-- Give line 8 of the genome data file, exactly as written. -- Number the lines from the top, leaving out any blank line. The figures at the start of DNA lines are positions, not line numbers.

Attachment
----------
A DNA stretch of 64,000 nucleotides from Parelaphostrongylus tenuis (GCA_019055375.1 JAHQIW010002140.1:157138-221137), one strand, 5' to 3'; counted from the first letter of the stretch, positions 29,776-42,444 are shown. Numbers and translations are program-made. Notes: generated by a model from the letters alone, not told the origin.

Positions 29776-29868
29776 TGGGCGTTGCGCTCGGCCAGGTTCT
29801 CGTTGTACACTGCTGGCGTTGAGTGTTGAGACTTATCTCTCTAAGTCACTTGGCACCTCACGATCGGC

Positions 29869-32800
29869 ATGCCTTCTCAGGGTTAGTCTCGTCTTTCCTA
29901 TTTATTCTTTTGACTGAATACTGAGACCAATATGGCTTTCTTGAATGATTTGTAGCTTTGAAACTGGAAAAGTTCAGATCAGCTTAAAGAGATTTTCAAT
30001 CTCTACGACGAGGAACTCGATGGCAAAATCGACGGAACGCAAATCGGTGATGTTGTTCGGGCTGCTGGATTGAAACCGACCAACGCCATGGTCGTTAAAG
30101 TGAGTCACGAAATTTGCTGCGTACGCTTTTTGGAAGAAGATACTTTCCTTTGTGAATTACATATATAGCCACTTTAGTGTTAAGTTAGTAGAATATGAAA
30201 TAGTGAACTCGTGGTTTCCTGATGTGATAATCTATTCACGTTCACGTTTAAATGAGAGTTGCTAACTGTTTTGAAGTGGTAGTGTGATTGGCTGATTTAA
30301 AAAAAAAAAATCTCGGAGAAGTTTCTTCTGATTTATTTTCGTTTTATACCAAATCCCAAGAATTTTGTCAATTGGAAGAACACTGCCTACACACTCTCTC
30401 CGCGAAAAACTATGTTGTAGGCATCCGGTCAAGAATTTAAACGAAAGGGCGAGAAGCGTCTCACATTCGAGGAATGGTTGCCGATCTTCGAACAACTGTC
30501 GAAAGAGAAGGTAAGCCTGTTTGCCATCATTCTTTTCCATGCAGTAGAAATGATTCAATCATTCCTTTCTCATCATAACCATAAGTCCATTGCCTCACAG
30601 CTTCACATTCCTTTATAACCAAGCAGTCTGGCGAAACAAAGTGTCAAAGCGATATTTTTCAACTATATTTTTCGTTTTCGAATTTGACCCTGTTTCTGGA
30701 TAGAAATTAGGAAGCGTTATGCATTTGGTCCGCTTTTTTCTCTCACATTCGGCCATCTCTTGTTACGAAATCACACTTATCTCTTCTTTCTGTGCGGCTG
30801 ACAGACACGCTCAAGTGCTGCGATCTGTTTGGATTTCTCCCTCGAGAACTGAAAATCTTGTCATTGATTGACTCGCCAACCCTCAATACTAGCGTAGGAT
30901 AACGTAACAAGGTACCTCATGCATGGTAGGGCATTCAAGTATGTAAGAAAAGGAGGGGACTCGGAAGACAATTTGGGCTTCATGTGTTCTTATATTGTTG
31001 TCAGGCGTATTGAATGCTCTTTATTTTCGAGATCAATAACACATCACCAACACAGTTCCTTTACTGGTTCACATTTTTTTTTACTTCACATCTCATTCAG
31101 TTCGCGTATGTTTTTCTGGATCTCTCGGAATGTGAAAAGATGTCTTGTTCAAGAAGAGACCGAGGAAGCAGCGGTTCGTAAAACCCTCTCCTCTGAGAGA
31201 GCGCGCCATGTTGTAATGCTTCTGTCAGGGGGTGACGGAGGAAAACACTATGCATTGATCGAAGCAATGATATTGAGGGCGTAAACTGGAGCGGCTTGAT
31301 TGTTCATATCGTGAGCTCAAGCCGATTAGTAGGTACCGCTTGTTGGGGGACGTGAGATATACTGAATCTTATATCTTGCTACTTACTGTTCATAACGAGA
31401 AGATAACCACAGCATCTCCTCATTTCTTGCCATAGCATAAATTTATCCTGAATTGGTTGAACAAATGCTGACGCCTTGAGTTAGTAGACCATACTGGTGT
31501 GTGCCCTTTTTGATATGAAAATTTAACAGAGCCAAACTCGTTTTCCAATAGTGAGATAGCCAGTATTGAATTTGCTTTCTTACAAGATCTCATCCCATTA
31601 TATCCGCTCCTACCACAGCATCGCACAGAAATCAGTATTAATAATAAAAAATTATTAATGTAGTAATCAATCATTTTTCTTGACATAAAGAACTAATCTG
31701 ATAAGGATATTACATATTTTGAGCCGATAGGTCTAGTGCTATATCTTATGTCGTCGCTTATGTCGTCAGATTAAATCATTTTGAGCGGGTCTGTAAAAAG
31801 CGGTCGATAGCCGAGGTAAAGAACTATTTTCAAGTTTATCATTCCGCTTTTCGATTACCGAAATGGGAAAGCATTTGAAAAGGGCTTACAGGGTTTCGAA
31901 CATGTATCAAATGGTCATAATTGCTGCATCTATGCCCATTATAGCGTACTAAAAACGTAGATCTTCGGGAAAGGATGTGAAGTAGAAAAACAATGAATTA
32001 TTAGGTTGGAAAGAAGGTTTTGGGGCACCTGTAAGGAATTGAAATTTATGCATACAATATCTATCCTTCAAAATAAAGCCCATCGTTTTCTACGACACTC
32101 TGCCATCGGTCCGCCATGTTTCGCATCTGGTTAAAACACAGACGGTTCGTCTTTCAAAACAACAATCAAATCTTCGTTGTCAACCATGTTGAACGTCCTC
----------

30001 CTCTACGACGAGGAACTCGATGGCAAAATCGACGGAACGCAAATCGGTGATGTTGTTCGGGCTGCTGGATTGAAACCGACCAACGCCATGGTCGTTAAAG